Last-Minute Hanukkah Recipes and Shopping Tips for the Festival of Lights

Make these easy latke and jelly donut recipes or order them to-go from local spots in Carroll Gardens, Cobble Hill and Boerum Hill. Plus, where to get gelt, dreidels and menorahs!

This year, Hanukkah begins on the evening of Saturday, Dec. 8 and ends on the evening of Sunday, Dec. 16.

Known as the Festival of Lights, Hanukkah is an eight-day Jewish holiday commemorating the rededication of the Holy Temple in Jerusalem at the time of the Maccabean Revolt of the 2nd century BCE. 

Observing the Festival of Lights goes hand-in-hand with making special Hanukkah foods that typically feature oil as a central ingredient, known as sufganiyot, such as potato latkes or donuts. While many families have their own recipes, below are a few to try during the eight nights.

Hate cooking? Staubitz and Mastellone Italian Deli will be selling the infamous brisket of beef. Over at Shelsky's Smoked Fish, Peter Shelsky offers up a mouth-watering menu of Hanukkah favorites including mini latkes made with schmaltz ($12/dozen), as well as vegetarian and gluten-free versions ($2 each, $21/dozen). Homemade horseradish sauce, chunky applesauce and Door County Whitefish Caviar are all available for toppings. The shop also carries a selection of colorful gelt and wooden dreidels for children.

If you're dashing to a dinner party closer to Court Street, Union Market also has a selection of Hanukkah foods and Divine gelt available for order or purchase. This year, Union Market’s Chef, Mike Ciardi, is serving a different latke for each of the eight days, ranging from Sweet Potato with Ginger, to Wild Mushroom with Porcini Cream, and Beet with Caramelized Fennel Sauce.

Need a shmancy hostess gift or want to dress up your own holiday table? Module R, located at 141 Atlantic Avenue between Henry and Clinton Streets, offers some of the slickest menorahs and dreidels we've come across in materials ranging from silver to plexiglass to concrete. The prices range from $9 to $275, with some models currently discounted. 

Happy Hanukkah!


Potato Latkes


  • 3 medium/large potatoes - washed, peeled and grated
  • 1 egg for every 3 potatoes
  • Approximately 1/4 cup of flour per every 3 potatoes
  • 1 Tbsp onion powder per every 3 potatoes
  • 1 Tbsp garlic powder per every 3 potatoes


  • Grate potatoes, drain off excess juices, add egg(s), flour, onion and garlic powders.
  • Mix well.
  • Place enough oil in a large frying pan to have approximately a half-inch of oil, or enough to cover the bottom half of the potatoes.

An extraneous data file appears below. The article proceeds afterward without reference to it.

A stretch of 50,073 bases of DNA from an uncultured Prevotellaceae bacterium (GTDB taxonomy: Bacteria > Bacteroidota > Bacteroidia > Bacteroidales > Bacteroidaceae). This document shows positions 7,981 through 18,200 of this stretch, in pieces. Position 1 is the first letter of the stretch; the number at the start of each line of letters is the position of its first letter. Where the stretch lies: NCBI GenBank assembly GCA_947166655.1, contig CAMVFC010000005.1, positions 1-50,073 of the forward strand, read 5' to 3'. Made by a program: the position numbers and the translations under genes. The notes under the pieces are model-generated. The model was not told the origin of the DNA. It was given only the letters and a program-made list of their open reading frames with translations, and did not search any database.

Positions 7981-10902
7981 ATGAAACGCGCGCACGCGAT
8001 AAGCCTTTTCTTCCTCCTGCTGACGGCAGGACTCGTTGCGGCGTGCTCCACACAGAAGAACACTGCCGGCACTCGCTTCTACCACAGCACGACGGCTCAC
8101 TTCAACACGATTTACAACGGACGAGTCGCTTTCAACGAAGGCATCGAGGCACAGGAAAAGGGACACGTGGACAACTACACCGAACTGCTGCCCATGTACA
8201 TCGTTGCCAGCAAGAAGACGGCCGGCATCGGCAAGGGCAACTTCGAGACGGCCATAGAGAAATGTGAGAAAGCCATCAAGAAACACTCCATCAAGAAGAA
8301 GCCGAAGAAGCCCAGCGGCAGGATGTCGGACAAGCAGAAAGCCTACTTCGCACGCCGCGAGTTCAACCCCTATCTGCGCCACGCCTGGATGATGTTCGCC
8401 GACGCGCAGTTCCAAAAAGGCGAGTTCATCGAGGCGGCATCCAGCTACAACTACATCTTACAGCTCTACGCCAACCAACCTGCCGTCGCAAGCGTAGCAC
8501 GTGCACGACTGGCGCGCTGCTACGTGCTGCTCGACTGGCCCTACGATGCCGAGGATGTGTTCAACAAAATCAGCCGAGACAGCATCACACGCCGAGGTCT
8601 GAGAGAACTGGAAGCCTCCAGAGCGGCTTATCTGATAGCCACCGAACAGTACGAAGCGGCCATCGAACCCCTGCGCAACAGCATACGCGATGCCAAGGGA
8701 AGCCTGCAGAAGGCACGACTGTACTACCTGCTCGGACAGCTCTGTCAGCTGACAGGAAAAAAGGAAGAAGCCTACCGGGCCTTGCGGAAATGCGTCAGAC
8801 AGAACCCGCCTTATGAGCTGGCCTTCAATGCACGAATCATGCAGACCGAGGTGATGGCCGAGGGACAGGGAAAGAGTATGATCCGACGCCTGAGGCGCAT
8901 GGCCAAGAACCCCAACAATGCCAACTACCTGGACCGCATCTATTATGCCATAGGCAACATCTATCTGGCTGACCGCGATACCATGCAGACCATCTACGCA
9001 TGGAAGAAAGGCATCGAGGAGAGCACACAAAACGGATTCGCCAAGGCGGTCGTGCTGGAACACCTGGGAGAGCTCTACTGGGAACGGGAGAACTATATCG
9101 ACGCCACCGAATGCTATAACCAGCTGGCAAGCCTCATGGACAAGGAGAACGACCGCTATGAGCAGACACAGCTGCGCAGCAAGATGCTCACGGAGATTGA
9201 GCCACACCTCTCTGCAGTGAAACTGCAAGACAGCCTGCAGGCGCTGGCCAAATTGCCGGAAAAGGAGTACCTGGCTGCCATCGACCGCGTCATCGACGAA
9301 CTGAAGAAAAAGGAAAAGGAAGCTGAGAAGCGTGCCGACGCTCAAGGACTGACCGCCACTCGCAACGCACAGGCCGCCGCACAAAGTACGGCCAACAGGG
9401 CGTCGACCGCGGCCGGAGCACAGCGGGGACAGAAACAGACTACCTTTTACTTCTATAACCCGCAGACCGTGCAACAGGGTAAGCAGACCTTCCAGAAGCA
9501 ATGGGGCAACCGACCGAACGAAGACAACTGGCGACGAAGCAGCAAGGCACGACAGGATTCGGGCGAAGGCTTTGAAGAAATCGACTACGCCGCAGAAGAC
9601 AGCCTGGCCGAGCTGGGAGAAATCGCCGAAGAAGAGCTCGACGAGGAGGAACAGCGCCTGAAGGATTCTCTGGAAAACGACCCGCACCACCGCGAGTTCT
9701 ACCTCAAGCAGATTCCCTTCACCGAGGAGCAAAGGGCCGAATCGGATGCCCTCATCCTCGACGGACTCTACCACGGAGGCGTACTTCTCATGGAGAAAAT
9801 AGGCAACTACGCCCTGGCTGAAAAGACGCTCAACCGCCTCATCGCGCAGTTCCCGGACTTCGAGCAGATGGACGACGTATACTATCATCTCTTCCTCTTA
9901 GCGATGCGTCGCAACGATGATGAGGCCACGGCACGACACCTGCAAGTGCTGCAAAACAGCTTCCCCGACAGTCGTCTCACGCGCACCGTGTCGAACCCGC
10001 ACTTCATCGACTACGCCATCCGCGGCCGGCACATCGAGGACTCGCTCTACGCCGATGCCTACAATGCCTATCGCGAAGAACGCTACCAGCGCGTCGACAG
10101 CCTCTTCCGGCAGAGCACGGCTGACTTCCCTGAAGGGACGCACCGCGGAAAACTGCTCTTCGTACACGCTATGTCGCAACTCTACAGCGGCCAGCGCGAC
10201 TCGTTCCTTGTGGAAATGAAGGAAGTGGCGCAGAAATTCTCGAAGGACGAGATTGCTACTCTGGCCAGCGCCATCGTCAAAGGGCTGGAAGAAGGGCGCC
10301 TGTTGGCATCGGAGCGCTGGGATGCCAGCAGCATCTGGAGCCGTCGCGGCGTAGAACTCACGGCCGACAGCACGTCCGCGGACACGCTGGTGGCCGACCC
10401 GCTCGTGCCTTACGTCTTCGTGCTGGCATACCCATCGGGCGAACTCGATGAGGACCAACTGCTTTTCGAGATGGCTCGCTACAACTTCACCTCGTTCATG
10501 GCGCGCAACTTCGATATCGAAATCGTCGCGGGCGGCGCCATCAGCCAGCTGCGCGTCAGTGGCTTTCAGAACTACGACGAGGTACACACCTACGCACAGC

• Take a heaping soup spoon full of potato mixture and place in hot oil and flatten to make a pancake, approximately a quarter to a half-inch thick. 
  • Cook on medium heat and watch carefully as they go from being done to burnt very quickly. 
  • At medium heat, cook approx. 4 - 5 minutes on each side. 
  • Remove from pan when a medium to dark golden brown.
  • Drain on paper towels then remove to plate. 
  • Best to use tongs to turn the latkes, so oil doesn't splatter. 

Once they are ready to eat, try them with some apple sauce mixed with sugar & cinnamon, sour cream or just a sprinkling of salt.



  • 1 Brisket any size
  • 1 packet onion soup mix
  • 1 can jelled cranberry sauce
  • Orange juice


  • Line deep baking pan with foil.
  • Place brisket in pan.
  • Dice up cranberry sauce and place on top of brisket.
  • Sprinkle onion soup mix on top of brisket.
  • Pour in enough OJ to cover brisket about half way.
  • Cover with foil and bake at 350 until you can stick a fork in it and the fork slides out easily.
  • Approx. 1 hr. per pound.
  • Let cool and cut on the bias

Sufganiyot (jelly doughnuts) from chabad.org


  • 2 packages yeast
  • 1/3 cup sugar
  • 3/4 cup water
  • 1/4 cup orange juice
  • 1/3 cup margarine
  • 1/2 teaspoon salt
  • 4 or 5 cups. flour
  • 3 egg yolks
  • Jelly of your choice for filling
  • Powdered Sugar


  • Mix water, sugar, juice, and yeast.
  • Let stand 10 minutes.
  • Melt margarine and add to yeast mixture.
  • Beat in eggs and salt.
  • Add flour, mixing and kneading by hand to form a soft dough.
  • Let rise 1-1/2 hours.
  • Roll dough 1/4 inch thick and cut circles (approximately 2 inches).
  • Let circles rise 1/2 hour.
  • Deep fry at 400° F about 3 minutes, turning once.
  • Pipe in jelly and roll in powdered sugar.


What are your favorite things to eat during Hanukkah? Do you have any special recipes in your family? Share them with Patch!


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